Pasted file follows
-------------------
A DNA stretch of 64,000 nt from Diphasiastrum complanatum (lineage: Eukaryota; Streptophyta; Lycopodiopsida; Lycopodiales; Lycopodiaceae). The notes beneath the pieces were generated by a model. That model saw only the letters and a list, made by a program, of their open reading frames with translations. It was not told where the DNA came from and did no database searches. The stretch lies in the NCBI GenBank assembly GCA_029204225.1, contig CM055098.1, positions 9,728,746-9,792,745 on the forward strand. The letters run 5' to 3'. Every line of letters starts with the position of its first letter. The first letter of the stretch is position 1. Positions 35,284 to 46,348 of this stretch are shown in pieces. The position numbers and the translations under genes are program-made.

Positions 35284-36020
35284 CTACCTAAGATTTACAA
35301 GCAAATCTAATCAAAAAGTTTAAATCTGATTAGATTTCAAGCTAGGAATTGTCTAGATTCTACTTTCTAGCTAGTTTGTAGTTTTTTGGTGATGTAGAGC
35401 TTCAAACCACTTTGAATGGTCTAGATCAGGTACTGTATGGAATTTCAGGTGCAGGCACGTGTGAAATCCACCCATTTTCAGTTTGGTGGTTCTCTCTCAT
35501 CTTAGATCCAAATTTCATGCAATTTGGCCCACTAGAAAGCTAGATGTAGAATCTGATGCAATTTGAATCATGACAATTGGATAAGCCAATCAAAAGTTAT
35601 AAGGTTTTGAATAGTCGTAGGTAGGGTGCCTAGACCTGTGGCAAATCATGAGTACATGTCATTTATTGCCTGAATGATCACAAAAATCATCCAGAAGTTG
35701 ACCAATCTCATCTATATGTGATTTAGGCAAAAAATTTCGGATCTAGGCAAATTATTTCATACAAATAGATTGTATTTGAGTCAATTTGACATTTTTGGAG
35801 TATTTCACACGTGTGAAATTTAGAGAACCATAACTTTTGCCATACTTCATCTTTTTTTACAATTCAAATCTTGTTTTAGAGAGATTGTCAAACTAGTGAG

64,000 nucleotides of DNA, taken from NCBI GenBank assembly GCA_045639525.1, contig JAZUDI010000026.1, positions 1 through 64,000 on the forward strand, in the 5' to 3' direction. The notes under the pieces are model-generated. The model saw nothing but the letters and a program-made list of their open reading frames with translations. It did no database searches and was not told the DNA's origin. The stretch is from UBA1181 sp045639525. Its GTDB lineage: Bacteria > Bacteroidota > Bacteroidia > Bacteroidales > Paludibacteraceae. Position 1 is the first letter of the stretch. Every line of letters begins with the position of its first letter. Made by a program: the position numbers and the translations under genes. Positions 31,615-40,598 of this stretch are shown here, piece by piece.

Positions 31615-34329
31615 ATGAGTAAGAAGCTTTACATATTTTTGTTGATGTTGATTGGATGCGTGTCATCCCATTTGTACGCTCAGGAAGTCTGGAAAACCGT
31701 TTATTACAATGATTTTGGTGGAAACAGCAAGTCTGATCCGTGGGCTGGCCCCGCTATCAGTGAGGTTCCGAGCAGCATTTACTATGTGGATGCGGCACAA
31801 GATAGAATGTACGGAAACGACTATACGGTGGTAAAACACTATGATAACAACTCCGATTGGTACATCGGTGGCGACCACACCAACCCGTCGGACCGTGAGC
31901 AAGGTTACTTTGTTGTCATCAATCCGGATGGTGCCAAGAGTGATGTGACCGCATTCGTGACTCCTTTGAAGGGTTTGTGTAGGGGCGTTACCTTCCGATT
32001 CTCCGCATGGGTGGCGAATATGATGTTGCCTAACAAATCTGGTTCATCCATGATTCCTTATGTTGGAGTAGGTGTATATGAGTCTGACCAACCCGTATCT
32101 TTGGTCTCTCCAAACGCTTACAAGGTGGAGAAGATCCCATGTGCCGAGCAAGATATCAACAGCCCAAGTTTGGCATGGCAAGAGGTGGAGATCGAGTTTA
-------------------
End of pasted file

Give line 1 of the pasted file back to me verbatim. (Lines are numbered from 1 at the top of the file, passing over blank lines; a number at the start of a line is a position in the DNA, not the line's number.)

A DNA stretch of 64,000 nt from Diphasiastrum complanatum (lineage: Eukaryota; Streptophyta; Lycopodiopsida; Lycopodiales; Lycopodiaceae). The notes beneath the pieces were generated by a model. That model saw only the letters and a list, made by a program, of their open reading frames with translations. It was not told where the DNA came from and did no database searches. The stretch lies in the NCBI GenBank assembly GCA_029204225.1, contig CM055098.1, positions 9,728,746-9,792,745 on the forward strand. The letters run 5' to 3'. Every line of letters starts with the position of its first letter. The first letter of the stretch is position 1. Positions 35,284 to 46,348 of this stretch are shown in pieces. The position numbers and the translations under genes are program-made.